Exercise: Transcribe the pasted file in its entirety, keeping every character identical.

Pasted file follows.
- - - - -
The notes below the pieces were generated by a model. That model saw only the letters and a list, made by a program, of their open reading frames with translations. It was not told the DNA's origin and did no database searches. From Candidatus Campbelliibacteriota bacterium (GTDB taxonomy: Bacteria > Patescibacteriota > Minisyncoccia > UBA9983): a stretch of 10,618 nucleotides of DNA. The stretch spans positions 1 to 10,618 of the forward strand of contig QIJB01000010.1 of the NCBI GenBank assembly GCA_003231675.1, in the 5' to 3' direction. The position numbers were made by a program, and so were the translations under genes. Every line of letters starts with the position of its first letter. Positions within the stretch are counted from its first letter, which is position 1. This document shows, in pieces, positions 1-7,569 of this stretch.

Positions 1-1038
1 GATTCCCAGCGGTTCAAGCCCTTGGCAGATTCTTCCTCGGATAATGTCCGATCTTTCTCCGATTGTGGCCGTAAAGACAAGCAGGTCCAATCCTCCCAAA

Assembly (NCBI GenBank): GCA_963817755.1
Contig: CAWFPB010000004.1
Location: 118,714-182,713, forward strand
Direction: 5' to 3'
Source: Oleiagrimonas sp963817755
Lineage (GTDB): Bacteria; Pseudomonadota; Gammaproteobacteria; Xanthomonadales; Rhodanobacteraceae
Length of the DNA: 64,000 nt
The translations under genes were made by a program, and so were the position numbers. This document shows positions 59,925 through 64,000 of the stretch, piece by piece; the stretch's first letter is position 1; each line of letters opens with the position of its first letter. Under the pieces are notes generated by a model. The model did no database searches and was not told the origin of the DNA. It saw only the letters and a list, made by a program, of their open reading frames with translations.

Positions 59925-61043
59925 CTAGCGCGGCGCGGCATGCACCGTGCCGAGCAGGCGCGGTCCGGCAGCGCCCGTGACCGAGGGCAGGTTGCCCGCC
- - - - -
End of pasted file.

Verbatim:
The notes below the pieces were generated by a model. That model saw only the letters and a list, made by a program, of their open reading frames with translations. It was not told the DNA's origin and did no database searches. From Candidatus Campbelliibacteriota bacterium (GTDB taxonomy: Bacteria > Patescibacteriota > Minisyncoccia > UBA9983): a stretch of 10,618 nucleotides of DNA. The stretch spans positions 1 to 10,618 of the forward strand of contig QIJB01000010.1 of the NCBI GenBank assembly GCA_003231675.1, in the 5' to 3' direction. The position numbers were made by a program, and so were the translations under genes. Every line of letters starts with the position of its first letter. Positions within the stretch are counted from its first letter, which is position 1. This document shows, in pieces, positions 1-7,569 of this stretch.

Positions 1-1038
1 GATTCCCAGCGGTTCAAGCCCTTGGCAGATTCTTCCTCGGATAATGTCCGATCTTTCTCCGATTGTGGCCGTAAAGACAAGCAGGTCCAATCCTCCCAAA

Assembly (NCBI GenBank): GCA_963817755.1
Contig: CAWFPB010000004.1
Location: 118,714-182,713, forward strand
Direction: 5' to 3'
Source: Oleiagrimonas sp963817755
Lineage (GTDB): Bacteria; Pseudomonadota; Gammaproteobacteria; Xanthomonadales; Rhodanobacteraceae
Length of the DNA: 64,000 nt
The translations under genes were made by a program, and so were the position numbers. This document shows positions 59,925 through 64,000 of the stretch, piece by piece; the stretch's first letter is position 1; each line of letters opens with the position of its first letter. Under the pieces are notes generated by a model. The model did no database searches and was not told the origin of the DNA. It saw only the letters and a list, made by a program, of their open reading frames with translations.

Positions 59925-61043
59925 CTAGCGCGGCGCGGCATGCACCGTGCCGAGCAGGCGCGGTCCGGCAGCGCCCGTGACCGAGGGCAGGTTGCCCGCC